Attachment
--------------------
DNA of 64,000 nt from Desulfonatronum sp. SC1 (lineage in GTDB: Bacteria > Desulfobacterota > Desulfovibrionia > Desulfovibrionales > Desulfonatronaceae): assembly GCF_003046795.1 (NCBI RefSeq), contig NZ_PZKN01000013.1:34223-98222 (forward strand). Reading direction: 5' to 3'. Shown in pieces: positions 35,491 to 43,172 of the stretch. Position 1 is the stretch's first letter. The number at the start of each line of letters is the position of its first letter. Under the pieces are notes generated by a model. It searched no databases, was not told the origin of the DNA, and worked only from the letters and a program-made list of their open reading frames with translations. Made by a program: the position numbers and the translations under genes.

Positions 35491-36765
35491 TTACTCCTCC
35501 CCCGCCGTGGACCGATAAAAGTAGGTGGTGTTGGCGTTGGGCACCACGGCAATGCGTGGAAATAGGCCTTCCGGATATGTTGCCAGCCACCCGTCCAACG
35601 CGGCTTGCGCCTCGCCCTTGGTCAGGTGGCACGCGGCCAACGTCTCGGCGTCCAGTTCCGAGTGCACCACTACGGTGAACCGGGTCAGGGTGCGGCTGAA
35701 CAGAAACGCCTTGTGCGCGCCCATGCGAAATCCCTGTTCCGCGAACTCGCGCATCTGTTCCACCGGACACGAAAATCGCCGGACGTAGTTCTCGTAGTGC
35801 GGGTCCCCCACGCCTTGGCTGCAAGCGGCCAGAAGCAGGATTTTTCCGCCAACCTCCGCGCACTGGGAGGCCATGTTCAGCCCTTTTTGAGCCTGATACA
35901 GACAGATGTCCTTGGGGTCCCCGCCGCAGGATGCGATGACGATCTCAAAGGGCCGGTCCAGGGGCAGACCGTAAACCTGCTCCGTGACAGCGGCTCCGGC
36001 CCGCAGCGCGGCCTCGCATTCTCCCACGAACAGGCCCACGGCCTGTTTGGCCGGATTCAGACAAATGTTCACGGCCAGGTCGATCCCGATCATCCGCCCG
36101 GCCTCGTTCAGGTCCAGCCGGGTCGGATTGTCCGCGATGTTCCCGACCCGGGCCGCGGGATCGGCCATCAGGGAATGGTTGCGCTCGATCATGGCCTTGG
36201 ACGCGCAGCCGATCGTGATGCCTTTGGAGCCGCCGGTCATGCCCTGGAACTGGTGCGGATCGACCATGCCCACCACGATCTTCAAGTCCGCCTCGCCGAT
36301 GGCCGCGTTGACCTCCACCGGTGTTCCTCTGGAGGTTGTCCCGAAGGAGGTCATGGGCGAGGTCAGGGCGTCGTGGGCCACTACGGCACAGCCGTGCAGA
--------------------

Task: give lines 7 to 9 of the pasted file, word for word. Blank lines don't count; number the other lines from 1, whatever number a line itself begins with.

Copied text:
35801 GGGTCCCCCACGCCTTGGCTGCAAGCGGCCAGAAGCAGGATTTTTCCGCCAACCTCCGCGCACTGGGAGGCCATGTTCAGCCCTTTTTGAGCCTGATACA
35901 GACAGATGTCCTTGGGGTCCCCGCCGCAGGATGCGATGACGATCTCAAAGGGCCGGTCCAGGGGCAGACCGTAAACCTGCTCCGTGACAGCGGCTCCGGC
36001 CCGCAGCGCGGCCTCGCATTCTCCCACGAACAGGCCCACGGCCTGTTTGGCCGGATTCAGACAAATGTTCACGGCCAGGTCGATCCCGATCATCCGCCCG